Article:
# Non-deterministic Turing machine that halts on at least one branches of computation

I'm looking at my textbook here from Michael Sipser and he says that a nondeterministic Turing machine is a decider if all its computation branches halt on all inputs. I think I recall seeing somewhere what you'd call a nondeterministic Turing machine that halts on at least one branch for all inputs, but may loop on others. Is there a name for such a thing? I see later in this chapter the word verifier, but that doesn't seem to fit... I think that refers to an algorithm.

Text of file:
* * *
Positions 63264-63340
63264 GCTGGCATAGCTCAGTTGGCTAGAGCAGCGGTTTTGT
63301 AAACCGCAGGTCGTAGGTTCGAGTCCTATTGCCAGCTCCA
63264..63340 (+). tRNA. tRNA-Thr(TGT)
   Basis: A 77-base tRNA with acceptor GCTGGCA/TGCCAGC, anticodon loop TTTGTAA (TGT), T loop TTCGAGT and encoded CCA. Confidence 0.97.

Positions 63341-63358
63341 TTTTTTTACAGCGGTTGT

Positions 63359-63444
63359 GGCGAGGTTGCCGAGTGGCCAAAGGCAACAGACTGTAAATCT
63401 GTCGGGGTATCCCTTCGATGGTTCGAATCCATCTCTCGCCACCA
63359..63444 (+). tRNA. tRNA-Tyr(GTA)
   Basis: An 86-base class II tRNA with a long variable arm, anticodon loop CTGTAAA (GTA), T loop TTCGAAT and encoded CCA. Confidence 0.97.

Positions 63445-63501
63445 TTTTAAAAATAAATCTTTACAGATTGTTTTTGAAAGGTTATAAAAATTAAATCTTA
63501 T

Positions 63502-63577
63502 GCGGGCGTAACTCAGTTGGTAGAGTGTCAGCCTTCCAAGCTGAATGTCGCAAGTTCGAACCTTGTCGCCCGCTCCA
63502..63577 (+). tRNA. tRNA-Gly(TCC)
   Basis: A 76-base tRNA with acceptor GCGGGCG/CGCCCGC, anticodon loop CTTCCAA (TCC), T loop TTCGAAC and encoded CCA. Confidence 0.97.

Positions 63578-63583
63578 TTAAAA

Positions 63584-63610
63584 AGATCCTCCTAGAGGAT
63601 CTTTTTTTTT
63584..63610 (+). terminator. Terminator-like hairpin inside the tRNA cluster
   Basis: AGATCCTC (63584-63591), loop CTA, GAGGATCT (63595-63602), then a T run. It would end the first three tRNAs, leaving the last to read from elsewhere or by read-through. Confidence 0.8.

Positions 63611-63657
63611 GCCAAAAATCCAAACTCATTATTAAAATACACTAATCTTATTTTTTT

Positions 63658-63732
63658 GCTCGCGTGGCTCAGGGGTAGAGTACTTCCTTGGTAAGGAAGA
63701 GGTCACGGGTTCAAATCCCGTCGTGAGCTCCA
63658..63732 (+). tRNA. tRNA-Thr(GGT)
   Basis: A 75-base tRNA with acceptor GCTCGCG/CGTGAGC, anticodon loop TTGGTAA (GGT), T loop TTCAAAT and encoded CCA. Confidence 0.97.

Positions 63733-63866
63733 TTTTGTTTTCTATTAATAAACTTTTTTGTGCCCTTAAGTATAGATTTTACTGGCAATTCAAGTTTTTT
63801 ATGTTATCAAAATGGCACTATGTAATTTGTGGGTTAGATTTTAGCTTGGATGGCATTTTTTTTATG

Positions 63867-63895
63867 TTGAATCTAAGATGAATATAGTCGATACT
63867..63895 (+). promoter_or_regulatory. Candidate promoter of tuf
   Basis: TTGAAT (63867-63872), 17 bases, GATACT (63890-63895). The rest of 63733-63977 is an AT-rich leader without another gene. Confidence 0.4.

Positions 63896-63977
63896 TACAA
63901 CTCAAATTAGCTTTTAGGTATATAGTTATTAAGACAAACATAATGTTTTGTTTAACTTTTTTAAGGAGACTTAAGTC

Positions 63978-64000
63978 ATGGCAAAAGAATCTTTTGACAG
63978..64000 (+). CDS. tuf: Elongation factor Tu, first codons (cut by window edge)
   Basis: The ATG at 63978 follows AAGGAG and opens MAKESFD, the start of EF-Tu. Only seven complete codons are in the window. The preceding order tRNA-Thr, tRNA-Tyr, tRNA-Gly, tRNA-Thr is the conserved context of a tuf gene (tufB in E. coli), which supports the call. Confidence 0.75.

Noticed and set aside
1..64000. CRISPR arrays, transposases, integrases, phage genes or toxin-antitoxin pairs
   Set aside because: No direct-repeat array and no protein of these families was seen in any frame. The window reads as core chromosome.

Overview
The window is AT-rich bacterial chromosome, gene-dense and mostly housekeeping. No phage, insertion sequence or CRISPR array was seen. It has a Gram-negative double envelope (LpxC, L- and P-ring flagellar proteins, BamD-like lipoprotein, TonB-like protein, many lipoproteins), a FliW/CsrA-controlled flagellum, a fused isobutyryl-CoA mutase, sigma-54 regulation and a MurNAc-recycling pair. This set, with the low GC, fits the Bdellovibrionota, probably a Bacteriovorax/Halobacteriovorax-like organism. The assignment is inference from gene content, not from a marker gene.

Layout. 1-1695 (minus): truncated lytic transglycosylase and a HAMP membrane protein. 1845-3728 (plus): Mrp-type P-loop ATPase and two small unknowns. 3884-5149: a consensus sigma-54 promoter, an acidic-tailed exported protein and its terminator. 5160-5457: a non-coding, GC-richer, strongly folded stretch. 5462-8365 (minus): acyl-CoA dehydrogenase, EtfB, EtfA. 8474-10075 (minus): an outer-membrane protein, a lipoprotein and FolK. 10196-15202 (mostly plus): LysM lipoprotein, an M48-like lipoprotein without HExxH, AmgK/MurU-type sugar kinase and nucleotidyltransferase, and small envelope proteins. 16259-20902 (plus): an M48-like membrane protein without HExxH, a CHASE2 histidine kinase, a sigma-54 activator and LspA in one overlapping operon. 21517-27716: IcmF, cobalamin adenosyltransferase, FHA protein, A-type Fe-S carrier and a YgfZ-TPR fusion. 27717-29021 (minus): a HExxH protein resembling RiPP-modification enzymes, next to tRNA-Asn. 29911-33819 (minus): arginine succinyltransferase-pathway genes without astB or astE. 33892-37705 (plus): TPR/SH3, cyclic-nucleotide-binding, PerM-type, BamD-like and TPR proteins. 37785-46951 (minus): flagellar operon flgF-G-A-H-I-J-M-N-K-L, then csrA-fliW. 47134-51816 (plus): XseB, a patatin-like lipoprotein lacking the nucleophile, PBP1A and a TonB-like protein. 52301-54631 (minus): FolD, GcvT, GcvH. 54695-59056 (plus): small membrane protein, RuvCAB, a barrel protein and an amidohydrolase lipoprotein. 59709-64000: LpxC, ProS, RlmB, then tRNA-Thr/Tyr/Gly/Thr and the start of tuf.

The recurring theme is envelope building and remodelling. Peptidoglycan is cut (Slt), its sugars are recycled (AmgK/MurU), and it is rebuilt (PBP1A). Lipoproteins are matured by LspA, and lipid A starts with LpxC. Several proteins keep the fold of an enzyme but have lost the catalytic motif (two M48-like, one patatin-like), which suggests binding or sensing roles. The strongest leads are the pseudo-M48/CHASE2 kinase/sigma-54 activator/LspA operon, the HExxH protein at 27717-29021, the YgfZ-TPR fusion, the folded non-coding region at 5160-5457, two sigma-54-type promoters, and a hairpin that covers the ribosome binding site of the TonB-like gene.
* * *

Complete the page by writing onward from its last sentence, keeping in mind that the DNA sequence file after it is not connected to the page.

A verifier for a language $A$ is an algorithm $V$, where $$A=\{w\mid V\text{ accepts }\langle w,c\rangle\text{ for some string c}\}.$$ We measure the time of a verifier only in terms of the length of $w$, so a polynomial time verifier runs in polynomial time in the length of $w$. A language $A$ is polynomially verifiable if it has a polynomial time verifier.

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Perhaps just in the definition of the language recognized by a NTM? An NTM accepts a string $w$ if there exists at least one computation path that ends in the accepting state ... but not necessarily this happens for all input strings (otherwise L(NTM) = \Sigma^* ) –  Vor Feb 12 at 16:46
I believe that you would say that the machine "accepts" the language. –  user6845 Feb 12 at 19:03